The Amazing “Scale of the Universe 2” interactive Graphic.

Scale of the Universe 2.

Scale of the Universe 2.

Dara O’Briain’s Science Club had its second series on BBC2 over the summer. Impressively, he managed to keep it genuinely informative and fun without ever becoming patronizing.

Like a number of his fellow BBC2 and 4 presenters, most notably Brian Cox and Jim Al-Khalili, he refuses to dilute any of the science, whilst insisting on making it all as accessible as possible. And he’s ably assisted by fellow presenters Mark Miodownik, whose recent book Stuff Matters got rave reviews, including this one from The Guardian.

The BBC2 Science Club team.

The BBC2 Science Club team.

And by Helen Czerski, who gives the impression that she knows that the topic she is covering is fascinating, but is resigned to the reality that none of us will be able to follow what she has to tell us about it. Which, needless to say, makes what she has to say all the more appealing.

One of the sidebar topics that O’Briain covered during the summer was an amazing info graphic that went quietly viral about a year ago. The reasons that it generated so much interest were twofold.

First, it really is a brilliant graphic. You scroll in and out, from the smallest things in the universe at the length of the Planck Constant at 10 to the minus 35 of a meter, to galaxies, nebula and the entire observable universe. And it’s all perfectly to scale.

Jim Al-Khalili's "Science And Islam".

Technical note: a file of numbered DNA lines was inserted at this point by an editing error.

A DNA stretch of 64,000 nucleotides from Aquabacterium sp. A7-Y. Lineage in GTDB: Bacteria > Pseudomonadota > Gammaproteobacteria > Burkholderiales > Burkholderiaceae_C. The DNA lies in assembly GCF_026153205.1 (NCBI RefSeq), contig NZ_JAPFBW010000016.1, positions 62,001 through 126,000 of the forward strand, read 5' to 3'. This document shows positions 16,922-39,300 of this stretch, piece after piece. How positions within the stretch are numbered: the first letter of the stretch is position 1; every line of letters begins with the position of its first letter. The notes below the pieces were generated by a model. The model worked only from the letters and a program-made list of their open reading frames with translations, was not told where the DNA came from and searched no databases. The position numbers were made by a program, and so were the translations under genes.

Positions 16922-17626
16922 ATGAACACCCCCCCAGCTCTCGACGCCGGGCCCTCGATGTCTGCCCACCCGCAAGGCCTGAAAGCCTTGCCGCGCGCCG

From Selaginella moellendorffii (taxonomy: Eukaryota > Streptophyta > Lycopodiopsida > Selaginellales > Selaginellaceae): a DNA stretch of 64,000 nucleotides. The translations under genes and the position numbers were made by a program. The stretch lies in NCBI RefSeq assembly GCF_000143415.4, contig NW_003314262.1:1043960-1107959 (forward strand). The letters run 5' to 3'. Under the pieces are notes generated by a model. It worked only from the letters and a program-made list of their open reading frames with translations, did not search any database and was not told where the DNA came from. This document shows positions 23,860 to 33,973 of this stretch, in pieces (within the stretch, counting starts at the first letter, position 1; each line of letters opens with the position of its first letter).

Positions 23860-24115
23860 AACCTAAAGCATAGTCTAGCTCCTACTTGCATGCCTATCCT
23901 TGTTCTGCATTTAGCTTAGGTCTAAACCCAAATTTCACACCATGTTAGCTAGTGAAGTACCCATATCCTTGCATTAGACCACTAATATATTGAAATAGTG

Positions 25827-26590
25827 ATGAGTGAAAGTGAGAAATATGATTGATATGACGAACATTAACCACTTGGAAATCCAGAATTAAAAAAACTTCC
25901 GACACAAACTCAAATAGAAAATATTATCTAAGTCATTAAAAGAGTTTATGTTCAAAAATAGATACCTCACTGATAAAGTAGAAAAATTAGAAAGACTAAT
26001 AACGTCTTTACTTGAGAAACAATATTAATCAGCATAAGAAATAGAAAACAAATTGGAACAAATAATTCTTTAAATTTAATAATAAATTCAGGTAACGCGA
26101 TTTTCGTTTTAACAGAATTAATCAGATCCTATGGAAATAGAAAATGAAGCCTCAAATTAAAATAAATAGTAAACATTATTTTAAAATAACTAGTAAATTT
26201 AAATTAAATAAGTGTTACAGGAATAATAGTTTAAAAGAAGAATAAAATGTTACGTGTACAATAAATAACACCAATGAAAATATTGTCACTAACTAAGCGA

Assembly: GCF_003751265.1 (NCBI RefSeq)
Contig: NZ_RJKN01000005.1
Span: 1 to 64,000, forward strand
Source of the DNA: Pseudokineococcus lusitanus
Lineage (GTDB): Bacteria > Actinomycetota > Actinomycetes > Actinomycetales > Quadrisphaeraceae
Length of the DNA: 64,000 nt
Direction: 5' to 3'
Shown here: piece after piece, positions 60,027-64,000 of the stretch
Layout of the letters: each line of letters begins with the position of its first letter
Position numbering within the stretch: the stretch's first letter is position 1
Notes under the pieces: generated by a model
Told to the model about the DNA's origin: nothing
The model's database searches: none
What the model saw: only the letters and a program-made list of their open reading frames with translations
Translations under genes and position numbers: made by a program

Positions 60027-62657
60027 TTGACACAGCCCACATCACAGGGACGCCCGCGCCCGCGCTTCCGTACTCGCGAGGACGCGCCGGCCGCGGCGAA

Jim Al-Khalili’s “Science And Islam”.

Predictably, I (and I should imagine many others beside) spent a number of hours looking things up, convinced that they’d made a mistake. But no, the Earth really is that close in size to Venus, likewise Neptune to Uranus. Have a look at the Scale of the Universe 2 here. It’s addictive.

Although of course Apple won’t let you use Flash, so you won’t be able to fool around with it if you’re using an iPhone or Pad. But you can see how the whole thing works on them here.

Second, even more remarkably, the whole thing was put together by Cary Huang,  a 14 year old school boy from – where else – California, together with his twin brother Michael. For Fun. It wasn’t even a school project. All it took was the Internet and a pair of infinitely curious minds. There’s an excellent overview and interview with them by David J. Hill on the Singularity Hub here.

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